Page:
On the names and types of German country beer.
There is enough beer in the states using the term Keller that most people understand it to be unfiltered lager, usually Pilsner. In Franconia, though Kellerbier is not referred to as a strict style by brewers, there are common appearance and flavor properties found in those that use the name Keller, rather than Landbier, Pilsner, Lagerbier or Zwickel. Some describe Kellerbier as a process rather than a recipe, where the beer is served from gravity keg primed naturally with carbonation, sometimes from Kräusening, and to be legally classified as Kellerbier, the beer must remain unfiltered. What many breweries call Kellerbier could also be called unfiltered Pilsner (Pilsner malt, Spalt and/or Hallertauer hops, no filtration), while other examples using the name Kellerbier are more malty, often with a touch of Munich malt to darken the beer and provide a sweeter, more savory mouth feel.
I have found that truly superb Kellerbier rarely survives in a bottle. There are a few examples imported into the United States, most notably Mönchshof and Mahrs Bräu Ungespundet, which tend not to arrive in good shape. It’s not the fault of the distributor or the importer, bottled Kellerbier in Germany isn’t much different, even when fresh. In Franconia you can easily find dozens of bottled Kellerbier in a single day, but few retain freshness and vibrancy, even when bought direct from the brewery. Very, very few bottled Kellerbiers can recreate the frothy natural carbonation poured from gravity barrel.
Top Rated Kellerbier
Zwickelbier, Zwickel-Pils, and Zwick’l with the apostrophe
Another non-style, more of a method. To put it simply: zwick’l is to be poured directly from the tank spigot. Many lagers labeled zwick’l are made entirely from Pilsner malt, but what one brewery calls Zwickelpils, another may call Kellerbier. It is typical to find most beers labeled Zwickel brewed in the style of Pilsner, but left cloudy in keg and bottle, which isn’t much different than calling it Kellerbier or Landbier.
However, true Zwickelbier is bunged in the tank to increase carbonation, something that is usually not done with Kellerbier. To put it another way: it’s not a style, it’s a method, but it’s a method usually applied to what we classify as unfiltered Pilsners. If you have a naturtrüb Pilsner, or maybe somebody calls it hefetrüb Pilsner, you would be right calling it Zwickelpils. But some Zwickelbier may be made with a touch of Munich or Caramel malt, and it’s not uncommon to find Zwickelbier Dunkles in Franconia.
Also you may want to throw in that apostrophe for Zwick’l to suggest an inflection is necessary. In German it is common to see an apostrophe stuck in for a missing letter, in this case the e in Zwickel.
Top Rated Zwickel
In German it simply means county beer. Beer of the land. Like Kellerbier and Zwickel, not really style, but not for the same reason. Landbier is a catch-all name that Franconian brewers have used for hundreds of years, so it’s more of a marketing term than a beer style. At many of these small breweries, the simplicity of the beer menu goes no further than pale, amber and dark, each one could be called Landbier. Landbier Helles and Landbier Dunkles essentially mean Hell and Dunkel and no more, but there are also a number of extremely hoppy beers called Landbier that could just as well be called Kellerbier or Pilsner (if filtered). Makes sense, right? The term Dunkles Kellerbier is used occasionally, which makes it confusing as to where it should be classified in online beer databases, Dunkel or Zwickel/Keller/Landbier? Flip a coin.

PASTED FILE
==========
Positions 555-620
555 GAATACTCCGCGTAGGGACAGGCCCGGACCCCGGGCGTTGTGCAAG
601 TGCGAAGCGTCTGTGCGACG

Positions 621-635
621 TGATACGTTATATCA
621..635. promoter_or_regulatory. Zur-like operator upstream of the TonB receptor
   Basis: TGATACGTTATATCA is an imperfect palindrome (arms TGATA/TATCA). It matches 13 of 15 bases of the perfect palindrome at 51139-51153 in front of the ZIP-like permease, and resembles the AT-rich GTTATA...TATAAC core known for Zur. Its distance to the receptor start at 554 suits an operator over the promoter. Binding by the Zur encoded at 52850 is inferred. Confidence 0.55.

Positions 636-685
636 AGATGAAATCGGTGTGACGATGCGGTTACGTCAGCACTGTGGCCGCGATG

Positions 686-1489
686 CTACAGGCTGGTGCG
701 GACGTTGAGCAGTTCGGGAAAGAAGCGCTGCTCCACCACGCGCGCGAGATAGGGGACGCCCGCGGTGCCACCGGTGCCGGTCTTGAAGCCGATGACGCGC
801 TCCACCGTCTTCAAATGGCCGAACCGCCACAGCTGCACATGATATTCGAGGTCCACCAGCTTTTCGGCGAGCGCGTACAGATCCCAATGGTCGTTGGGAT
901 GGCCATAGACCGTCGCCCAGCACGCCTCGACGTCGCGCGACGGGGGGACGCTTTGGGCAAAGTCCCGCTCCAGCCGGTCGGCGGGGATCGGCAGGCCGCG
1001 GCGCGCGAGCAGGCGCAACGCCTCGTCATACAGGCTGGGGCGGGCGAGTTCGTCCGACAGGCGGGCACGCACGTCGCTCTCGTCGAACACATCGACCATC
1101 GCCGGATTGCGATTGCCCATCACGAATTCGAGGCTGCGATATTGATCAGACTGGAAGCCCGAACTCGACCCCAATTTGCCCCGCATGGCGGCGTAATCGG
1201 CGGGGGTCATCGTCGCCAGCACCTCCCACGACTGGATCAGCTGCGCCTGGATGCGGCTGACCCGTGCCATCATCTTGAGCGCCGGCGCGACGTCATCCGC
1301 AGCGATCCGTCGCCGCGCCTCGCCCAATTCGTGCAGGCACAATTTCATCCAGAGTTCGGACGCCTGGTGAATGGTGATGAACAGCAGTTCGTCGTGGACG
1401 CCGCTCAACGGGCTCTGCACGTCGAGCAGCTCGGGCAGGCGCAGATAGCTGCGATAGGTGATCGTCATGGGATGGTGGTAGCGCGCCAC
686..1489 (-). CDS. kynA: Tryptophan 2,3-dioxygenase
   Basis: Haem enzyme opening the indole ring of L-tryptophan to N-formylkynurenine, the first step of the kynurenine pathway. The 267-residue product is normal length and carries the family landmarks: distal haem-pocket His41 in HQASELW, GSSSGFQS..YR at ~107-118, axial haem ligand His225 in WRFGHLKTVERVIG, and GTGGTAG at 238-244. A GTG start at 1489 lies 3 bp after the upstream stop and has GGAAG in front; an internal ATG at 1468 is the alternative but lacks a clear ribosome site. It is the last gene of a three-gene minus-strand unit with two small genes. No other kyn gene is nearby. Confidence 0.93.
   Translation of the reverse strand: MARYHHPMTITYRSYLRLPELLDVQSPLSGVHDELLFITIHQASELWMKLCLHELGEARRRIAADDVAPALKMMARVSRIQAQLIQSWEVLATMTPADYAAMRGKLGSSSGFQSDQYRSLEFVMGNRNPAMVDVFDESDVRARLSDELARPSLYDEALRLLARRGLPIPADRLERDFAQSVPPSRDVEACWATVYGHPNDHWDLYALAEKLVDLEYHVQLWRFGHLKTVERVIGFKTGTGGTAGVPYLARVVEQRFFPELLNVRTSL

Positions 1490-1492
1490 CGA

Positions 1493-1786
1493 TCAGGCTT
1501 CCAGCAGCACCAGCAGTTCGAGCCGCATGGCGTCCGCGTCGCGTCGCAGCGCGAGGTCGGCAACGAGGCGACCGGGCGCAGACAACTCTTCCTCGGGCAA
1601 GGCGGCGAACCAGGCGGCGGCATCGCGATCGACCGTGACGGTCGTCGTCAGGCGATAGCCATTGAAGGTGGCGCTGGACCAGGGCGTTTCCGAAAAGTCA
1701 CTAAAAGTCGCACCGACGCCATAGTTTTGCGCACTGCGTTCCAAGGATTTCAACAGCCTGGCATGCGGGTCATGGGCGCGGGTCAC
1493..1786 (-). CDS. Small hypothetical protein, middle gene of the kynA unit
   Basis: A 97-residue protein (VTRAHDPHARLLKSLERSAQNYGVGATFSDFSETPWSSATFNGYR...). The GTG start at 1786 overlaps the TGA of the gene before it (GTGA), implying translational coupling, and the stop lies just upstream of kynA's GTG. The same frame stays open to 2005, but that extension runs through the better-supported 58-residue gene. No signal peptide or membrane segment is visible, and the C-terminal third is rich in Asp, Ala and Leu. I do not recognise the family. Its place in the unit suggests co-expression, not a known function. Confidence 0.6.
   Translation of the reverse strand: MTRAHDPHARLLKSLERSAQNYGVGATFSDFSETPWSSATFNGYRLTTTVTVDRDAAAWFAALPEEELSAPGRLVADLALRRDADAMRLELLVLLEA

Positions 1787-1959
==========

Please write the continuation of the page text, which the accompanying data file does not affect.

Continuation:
The lesson is: you may have two exactly similar beers brewed a kilometer apart but given different names. The Germans aren’t hung up on style classifications like us Americans, they are giving you a general description of what the beer is: dunkles landbier means “dark countryside lager”, plain as day.
Unfiltered, usually pale, countryside lager of Oberpfalz (the Upper Palatinate) region of Bavaria, bordering the western edge of Czech Republic. To be authentic Zoilgbier you must satisfy three criteria: 1) be produced by a family with brewing rights at a community-owned brewery (Kommunbrauhaus), 2) which is entirely wood-fired (no electricity), and 3) be fermented inside the family home. There are a lot of beers which appropriate the name Zoigl but are not authentic Zoiglbier, and while it’s not a style, there are some common flavor and appearance benchmarks that brewers try to follow in order to recreate Zoiglbier: usually darker than just Pilsner malt, typically light amber and malty and many times sweet and sometimes very musty. But authentic Oberpfalz Zoiglbier ranges from pale to dark, malty and sweet to hoppy and dry, low to high effervescence, clean to yeasty, and so on. It’s not uncommon to find a funky odor in a Zoiglbier, game-y yeast and infection during fermentation is possible. It is up to you to determine if that character is desirable or not.
Top Rated Zoigl
The term lagerbier has become known as a type because of the few Franconian breweries that continued to call it such. Lagerbier is understood to be gold to very pale amber, lightly hopped, sweeter and with an alcohol range around or slightly higher than Helles or Pilsner, and generally lower than Festbier. Many are very malt-driven and rich, like a fuller Munich-style Helles. Sometimes filtered, sometimes cloudy. There are no rules. That’s the important thing to learn.
You can see I’m not interested in making rules. I’m only attempting to explain a complicated venn diagram of German country lagers in terms of common appearance, aroma, flavor and texture characteristics.